Jim White

  • Madrid provide the fireworks yet again

    In Germany,
    they reckon that little gives a man as much pleasure as watching his best friend
    fall off a roof. In Catalonia the sense of humour is slightly different: there,
    the belief is that nothing is as entertaining as observing your worst enemy
    suffer crippling calamity.

    On
    Wednesday night, the fireworks were lighting up the Barcelona sky from the
    moment Miralem Pjanic equalised for Lyon in the 75th minute of the Champions
    League tie against Real Madrid. And once it became clear that Real were out,
    beaten in the last sixteen round for the fifth year in succession, this time by
    a side

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  • How to kill English football in one move

    Had he been around the American Midwest in the pioneering
    days of the nineteenth century, Bolton's
    chairman Phil Gartside would have no doubt appointed himself commander of any
    wagon trains heading towards the Californian gold rush.

    At the first hint of a problem - a wheel nut working loose,
    a horse going lame, a passenger eating a few too many beans for breakfast - he
    would have had the wagons quickly formed in a circle, the better to repel any
    attackers real or imagined.

    Next week Gartside is to propose to his fellow Premier
    League club owners that they develop a new method for their

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  • It’s Ronaldo United must keep

    On Sunday night, Carlos Tevez preferred to stay at home to comfort his young daughter who had a temperature rather than attend Manchester United's player of the year celebrations (a prize won by Nemanja Vidic).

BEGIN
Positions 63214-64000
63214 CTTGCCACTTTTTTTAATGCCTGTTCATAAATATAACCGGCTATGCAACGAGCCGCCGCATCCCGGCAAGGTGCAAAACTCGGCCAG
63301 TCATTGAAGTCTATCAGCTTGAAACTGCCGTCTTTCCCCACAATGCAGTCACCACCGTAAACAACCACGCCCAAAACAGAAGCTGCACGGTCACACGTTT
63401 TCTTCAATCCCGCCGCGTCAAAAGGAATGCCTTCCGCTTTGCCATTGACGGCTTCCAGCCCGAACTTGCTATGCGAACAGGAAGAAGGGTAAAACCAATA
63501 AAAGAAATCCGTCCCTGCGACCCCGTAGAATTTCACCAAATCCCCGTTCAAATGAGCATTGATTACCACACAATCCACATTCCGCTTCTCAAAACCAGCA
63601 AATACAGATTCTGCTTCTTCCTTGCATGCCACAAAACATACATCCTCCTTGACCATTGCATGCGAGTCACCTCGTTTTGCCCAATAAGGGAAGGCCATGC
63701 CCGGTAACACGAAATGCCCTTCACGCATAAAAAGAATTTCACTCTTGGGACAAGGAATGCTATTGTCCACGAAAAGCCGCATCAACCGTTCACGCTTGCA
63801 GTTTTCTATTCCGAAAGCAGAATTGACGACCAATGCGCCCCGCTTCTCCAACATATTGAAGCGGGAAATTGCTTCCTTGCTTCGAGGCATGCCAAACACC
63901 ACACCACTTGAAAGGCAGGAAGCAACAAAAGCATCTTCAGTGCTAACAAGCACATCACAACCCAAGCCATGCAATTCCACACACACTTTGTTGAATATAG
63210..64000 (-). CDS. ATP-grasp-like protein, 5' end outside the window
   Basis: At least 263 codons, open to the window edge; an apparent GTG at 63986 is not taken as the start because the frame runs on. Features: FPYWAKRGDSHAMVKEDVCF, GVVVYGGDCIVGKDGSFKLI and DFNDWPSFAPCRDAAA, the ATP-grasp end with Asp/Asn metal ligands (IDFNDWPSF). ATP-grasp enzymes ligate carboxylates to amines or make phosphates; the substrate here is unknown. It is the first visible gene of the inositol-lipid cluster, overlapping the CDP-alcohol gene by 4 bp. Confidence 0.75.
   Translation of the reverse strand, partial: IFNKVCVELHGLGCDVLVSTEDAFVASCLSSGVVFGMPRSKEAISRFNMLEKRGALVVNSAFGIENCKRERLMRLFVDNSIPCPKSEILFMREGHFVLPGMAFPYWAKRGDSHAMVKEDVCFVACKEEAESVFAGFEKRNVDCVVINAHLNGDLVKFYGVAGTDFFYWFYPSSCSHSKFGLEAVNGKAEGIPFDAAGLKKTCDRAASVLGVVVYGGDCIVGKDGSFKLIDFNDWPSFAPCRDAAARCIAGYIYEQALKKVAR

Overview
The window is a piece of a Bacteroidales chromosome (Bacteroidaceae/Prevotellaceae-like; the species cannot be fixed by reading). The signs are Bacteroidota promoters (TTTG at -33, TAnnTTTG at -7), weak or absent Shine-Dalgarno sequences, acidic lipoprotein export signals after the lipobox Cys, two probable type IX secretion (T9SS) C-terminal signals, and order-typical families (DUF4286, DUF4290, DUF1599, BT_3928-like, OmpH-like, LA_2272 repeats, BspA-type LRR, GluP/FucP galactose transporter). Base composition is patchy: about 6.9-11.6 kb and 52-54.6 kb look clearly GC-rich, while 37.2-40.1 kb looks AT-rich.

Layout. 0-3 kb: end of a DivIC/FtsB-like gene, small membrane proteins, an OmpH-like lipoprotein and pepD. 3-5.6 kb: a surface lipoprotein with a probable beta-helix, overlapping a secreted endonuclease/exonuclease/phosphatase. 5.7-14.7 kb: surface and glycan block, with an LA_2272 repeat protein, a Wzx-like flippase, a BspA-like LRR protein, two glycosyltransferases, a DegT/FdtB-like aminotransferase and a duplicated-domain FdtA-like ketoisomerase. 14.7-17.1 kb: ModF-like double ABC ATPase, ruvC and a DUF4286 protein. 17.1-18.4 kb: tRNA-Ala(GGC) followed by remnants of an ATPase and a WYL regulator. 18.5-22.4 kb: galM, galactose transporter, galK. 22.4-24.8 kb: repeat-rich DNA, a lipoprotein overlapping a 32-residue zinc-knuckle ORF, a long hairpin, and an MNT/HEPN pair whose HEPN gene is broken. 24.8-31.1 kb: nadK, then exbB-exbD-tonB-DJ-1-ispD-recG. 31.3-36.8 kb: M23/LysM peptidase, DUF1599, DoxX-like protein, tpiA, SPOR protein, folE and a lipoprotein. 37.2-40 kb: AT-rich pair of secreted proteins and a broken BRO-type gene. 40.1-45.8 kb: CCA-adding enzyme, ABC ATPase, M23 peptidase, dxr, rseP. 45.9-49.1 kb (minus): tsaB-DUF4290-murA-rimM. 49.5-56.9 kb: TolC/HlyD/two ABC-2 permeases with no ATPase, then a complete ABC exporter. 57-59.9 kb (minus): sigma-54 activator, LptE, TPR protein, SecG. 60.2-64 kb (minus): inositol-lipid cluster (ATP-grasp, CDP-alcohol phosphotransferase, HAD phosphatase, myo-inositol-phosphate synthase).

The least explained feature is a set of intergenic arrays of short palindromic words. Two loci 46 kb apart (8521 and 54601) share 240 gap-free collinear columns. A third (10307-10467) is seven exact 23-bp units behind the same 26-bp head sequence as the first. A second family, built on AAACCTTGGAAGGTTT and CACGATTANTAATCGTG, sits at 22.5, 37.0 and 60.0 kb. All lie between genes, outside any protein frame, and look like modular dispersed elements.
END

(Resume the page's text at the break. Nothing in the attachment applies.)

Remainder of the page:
Coupled with his body language as he left the pitch during United's final home game of the season against Arsenal, the Argentine's absence has led many to assume that he is heading for pastures new. After two years at Old Trafford he will be taking his entourage of advisers, interpreters and owners elsewhere, thus ending one of the most convoluted and contorted episodes of player

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  • The light dims on Keano

    Following Saturday's 4-1 home defeat by Bolton, Roy Keane said this in the post-match press conference: "I ask myself every single day if I am the right man for Sunderland. I asked myself this morning and I said that I was. Tomorrow morning if the answer's no we will have to look at it. I have to be honest in my assessment. It's not about what's best for Roy Keane. It's Sunderland Football Club. I might wake up on Monday morning and think I'm the right man. On Tuesday it might be different."

    Clearly by Thursday it was very different. After, presumably, assessing his suitability in the mirror

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  • Barcelona remain the team to beat

    The intrigues, the twists, the plotlines are seemingly endless. The draw for the last 16 of this year's Champions League has thrown up all sorts of narratives.

    There's Jose Mourinho renewing his rivalry with the man he is favourite one day to replace, Sir Alex Ferguson.

    As the two most decorated clubs left in the competition - Real Madrid and Liverpool - meet, Rafa Benitez will go back to the club where he was nurtured as both a player and more to the point a coach.

    Claudio Ranieri returns to Chelsea with Juventus, a place where his last serious act as manager was guiding the club to the

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  • Chelsea’s African problem